Carmen Finds Her Spotlight

It’s not very often that a lowly music critic gets the privilege of witnessing a glowing performance by a major new talent at the beginning of his or her career, but that is certainly what happened to yours truly on the evening of November 15 at the Los Angeles Opera. Viktoria Vizin, an astounding new mezzo-soprano making her L.A. Opera debut as Carmen this season, took my breath away. 



Surprisingly, the
secondary characters were universally top-drawer, the
two main standouts being Kendall Gladen's Mercedes and
Daniel Montenegro's Dancairo. Gladen possesses a
tantalizing mezzo voice -- she may prove a formidable
Carmen herself in the future -- and
Montenegro’s sweet tenor, swaggering stage presence,
and appealing good looks promise much success for him
in the coming years.

The production is
not a new one -- it’s a revival from a few years back
-- but it’s one honey of a staging that I think
begs for a permanent place in the L.A. Opera’s
repertoire. Fortunately, producer Emilio Sagi has
eschewed neurotic modernism for a colorful traditional
approach that doesn’t have its own ax to grind,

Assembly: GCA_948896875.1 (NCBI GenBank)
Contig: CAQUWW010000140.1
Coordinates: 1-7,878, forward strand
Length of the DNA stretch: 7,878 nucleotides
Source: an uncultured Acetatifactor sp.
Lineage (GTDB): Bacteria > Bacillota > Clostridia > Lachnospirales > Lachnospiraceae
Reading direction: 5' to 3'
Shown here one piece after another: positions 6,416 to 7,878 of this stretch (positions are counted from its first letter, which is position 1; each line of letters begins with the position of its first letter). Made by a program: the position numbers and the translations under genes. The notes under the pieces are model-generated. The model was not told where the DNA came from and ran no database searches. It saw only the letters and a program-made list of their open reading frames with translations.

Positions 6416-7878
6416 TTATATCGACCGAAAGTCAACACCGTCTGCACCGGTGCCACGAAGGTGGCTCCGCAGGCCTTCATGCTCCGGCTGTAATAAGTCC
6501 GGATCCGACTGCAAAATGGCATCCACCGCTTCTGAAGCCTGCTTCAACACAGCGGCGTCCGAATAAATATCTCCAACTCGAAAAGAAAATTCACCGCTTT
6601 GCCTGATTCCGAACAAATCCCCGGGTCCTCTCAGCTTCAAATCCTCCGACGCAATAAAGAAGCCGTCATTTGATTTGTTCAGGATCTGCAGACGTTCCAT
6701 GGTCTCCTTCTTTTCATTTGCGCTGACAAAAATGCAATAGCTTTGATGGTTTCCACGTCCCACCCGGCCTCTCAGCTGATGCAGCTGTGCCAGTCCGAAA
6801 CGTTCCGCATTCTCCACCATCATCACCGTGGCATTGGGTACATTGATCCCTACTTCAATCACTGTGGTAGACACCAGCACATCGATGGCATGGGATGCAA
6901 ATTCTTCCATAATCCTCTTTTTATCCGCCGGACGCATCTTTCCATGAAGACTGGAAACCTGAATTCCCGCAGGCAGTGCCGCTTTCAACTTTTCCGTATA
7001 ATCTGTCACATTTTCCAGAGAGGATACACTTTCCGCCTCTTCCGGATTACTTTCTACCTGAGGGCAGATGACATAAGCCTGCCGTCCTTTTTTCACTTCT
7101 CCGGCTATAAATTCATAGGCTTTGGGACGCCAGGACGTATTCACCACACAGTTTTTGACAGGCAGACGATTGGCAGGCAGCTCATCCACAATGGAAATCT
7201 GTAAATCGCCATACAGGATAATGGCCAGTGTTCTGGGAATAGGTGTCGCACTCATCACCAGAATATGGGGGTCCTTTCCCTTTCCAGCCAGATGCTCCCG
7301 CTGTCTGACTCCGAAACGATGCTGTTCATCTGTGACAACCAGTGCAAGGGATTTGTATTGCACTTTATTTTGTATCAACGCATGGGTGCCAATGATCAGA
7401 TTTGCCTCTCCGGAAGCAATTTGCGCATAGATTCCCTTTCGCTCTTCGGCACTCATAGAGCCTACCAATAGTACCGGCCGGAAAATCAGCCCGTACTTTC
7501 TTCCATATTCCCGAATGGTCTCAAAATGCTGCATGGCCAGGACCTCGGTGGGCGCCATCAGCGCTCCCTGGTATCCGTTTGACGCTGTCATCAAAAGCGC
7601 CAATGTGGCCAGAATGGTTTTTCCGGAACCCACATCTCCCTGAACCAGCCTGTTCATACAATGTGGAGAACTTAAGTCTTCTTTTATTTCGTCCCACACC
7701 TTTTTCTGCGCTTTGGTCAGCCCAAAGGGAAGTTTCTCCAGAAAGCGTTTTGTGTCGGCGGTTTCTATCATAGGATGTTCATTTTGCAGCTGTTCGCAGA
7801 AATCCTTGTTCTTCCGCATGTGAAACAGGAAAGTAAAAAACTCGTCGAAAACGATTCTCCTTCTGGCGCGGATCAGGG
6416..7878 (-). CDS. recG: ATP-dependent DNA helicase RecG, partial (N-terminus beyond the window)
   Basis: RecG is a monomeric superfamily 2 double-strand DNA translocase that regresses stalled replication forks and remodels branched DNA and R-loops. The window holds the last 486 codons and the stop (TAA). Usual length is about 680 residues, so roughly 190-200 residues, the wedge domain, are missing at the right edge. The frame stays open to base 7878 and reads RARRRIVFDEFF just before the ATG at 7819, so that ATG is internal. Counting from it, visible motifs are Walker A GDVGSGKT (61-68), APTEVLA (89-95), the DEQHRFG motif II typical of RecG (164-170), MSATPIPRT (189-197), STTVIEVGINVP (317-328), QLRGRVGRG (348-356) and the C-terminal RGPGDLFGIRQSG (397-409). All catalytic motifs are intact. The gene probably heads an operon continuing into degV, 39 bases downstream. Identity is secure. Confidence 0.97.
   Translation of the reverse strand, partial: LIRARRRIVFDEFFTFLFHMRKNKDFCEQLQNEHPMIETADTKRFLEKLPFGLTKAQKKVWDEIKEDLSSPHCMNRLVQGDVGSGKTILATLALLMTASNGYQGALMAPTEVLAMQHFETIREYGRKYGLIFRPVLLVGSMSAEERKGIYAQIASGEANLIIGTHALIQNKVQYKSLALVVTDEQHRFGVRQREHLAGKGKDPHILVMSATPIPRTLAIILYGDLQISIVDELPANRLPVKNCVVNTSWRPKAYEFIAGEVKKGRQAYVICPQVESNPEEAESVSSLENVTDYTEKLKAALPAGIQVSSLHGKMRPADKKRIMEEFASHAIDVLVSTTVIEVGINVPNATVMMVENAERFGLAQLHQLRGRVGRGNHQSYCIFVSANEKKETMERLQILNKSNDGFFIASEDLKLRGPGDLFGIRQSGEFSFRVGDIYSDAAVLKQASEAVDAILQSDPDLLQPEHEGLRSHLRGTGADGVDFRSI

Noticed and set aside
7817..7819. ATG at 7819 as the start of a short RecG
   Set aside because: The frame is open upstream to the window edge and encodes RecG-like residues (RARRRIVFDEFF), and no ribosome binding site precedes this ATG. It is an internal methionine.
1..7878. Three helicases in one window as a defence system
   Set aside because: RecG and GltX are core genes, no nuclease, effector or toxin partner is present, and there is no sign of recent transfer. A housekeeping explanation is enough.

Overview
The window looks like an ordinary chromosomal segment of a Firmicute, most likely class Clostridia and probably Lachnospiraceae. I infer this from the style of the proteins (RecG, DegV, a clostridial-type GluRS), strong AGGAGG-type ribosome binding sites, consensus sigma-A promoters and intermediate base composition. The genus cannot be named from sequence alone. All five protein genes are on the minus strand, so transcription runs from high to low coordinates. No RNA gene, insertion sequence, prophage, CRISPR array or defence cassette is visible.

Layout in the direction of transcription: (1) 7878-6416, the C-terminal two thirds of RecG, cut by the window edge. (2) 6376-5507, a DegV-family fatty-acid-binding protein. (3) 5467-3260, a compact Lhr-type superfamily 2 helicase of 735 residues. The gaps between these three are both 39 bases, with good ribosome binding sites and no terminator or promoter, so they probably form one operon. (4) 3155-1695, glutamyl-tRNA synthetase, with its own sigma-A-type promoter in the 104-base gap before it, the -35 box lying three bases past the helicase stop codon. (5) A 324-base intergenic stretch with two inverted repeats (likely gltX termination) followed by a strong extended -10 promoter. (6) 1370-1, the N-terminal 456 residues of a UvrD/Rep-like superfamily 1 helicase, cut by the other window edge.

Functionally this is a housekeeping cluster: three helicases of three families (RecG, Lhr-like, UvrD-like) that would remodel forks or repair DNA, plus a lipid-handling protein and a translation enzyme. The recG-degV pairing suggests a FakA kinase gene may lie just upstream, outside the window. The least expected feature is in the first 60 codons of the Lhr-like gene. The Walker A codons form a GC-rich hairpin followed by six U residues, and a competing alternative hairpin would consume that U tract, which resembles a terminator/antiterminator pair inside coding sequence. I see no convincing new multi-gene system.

a problem found in so many modern
“conceptual” productions. But this is no
museum-piece Carmen; there are many innovations
in the staging that prove that “traditional”
need not translate as “dull.” Of particular
interest was director Javier Ulacia’s staging
of the final duet, which brooded with foreboding and
ended with a hesitant Don Jose being almost forced to stab
Carmen against his will, as if being compelled to do
so by fate. Real drama on the opera stage -- what a

Villaume’s conducting was idiomatic and energetic,
and the sets and costumes were uniformly dazzling,
many of them eliciting spontaneous applause from an
obviously delighted audience. Add to this a corps of
extremely attractive and talented flamenco dancers in the
second and fourth acts, and the result was a
performance that will live in this critic’s
memory for some time to come.

Tags: Music